Monthly Archives: November 2011

ICE vs HEAT

Regardless of whether your pain is acute or chronic, there are general treatment principles that you can apply to help ease the pain and swelling related to an injury or illness.  These approaches are commonly referred to as RICHES – rest, ice, compression, heat, elevation, support.  Severe sprains or other injuries should be evaluated by a physician, especially if symptoms worsen.
REST is a period of time in which little to no movement is allowed.  This allows your body to heal and repair the injured tissues.  During this time, you should also assess pain levels and even take notes to monitor your progress.  Once you feel improvement, slowly resume activity.  Most minor injuries heal in 1-2 weeks.
ICE is particularly recommended for injuries to the musculoskeletal system.  It is a tried and true anti-inflammatory!  Typically, a cold treatment should last 10-20 minutes and repeated every hour.  Keep in mind that prolonged use of ice treatments may cause damage.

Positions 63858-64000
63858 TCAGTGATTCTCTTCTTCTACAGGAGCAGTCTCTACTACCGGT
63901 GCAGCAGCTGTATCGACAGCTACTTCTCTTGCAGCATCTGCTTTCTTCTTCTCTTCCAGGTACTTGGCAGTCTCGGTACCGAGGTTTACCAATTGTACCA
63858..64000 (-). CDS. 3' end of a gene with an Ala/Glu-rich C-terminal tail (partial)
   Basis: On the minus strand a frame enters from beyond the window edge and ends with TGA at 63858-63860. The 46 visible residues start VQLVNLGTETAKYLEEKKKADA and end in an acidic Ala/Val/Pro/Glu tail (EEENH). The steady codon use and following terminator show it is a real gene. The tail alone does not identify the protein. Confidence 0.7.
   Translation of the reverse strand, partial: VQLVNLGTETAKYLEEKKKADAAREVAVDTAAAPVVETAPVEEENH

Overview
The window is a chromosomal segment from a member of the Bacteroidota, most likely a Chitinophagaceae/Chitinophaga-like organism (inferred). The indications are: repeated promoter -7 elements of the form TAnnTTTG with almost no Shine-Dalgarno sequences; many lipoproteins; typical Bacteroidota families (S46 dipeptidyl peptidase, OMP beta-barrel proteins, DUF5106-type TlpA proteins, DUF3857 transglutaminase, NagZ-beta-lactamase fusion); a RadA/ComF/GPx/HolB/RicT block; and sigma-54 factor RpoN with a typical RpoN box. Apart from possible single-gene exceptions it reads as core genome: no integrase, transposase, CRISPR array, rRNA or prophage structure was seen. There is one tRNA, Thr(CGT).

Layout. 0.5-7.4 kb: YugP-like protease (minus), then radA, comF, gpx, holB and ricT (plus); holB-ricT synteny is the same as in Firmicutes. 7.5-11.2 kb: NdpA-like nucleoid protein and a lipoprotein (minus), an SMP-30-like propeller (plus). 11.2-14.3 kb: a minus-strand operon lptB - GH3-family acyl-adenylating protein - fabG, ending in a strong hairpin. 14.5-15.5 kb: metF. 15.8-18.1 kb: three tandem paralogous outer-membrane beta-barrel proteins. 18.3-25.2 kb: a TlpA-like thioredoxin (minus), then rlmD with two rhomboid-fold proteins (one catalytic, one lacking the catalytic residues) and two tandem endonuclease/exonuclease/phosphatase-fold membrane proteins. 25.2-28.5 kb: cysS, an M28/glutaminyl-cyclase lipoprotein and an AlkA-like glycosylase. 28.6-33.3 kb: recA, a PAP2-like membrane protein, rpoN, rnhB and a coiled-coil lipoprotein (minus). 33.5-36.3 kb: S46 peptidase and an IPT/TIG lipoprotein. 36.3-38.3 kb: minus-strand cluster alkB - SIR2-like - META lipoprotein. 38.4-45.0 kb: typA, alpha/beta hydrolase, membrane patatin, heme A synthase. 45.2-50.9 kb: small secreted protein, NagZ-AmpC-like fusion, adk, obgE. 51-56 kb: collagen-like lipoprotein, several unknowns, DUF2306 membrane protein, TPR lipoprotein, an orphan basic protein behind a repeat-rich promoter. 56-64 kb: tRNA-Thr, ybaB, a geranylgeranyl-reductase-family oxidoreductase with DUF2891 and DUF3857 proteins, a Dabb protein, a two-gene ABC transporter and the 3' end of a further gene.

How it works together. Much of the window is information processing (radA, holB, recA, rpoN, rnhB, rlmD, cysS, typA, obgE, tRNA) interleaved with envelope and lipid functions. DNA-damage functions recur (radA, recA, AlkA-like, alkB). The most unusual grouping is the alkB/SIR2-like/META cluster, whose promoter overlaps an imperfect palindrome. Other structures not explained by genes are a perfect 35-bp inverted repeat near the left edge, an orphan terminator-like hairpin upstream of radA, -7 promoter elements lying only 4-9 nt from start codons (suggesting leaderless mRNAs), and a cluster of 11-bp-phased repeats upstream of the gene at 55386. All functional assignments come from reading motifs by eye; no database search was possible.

COMPRESSION to an injured area can help prevent swelling.  One common form of compression is an ACE bandage applied to the injured area.  Make sure it is not too tight, and seek approval from a medical professional.
HEAT may be used for an injury and can help relieve tightness and spasm.  Make sure that at least 72 hours as passed post-injury before beginning heat treatments.  Applying heat too early in the recovery phase may actually make an injury worse.
DO NOT use heat in the following cases:
-during acute phase of healing.
-if swelling/discoloration is present
-if there are any signs of infection (i.e. redness, heat, swelling).
-if you are prone to blood clots or have high blood pressure.
-against the advice of a physician.
ELEVATION of the injured body part above the heart can help decrease swelling, and allows gravity to assist moving fluids back towards the heart.
SUPPORT and protection of the area is critical.  It may be necessary to wear protective splints or braces if injury requires.
A good rule of thumb to follow is “When in doubt, use ICE.”  Within the first 72 hours of an injury, ice is the most effective in relieving pain and swelling.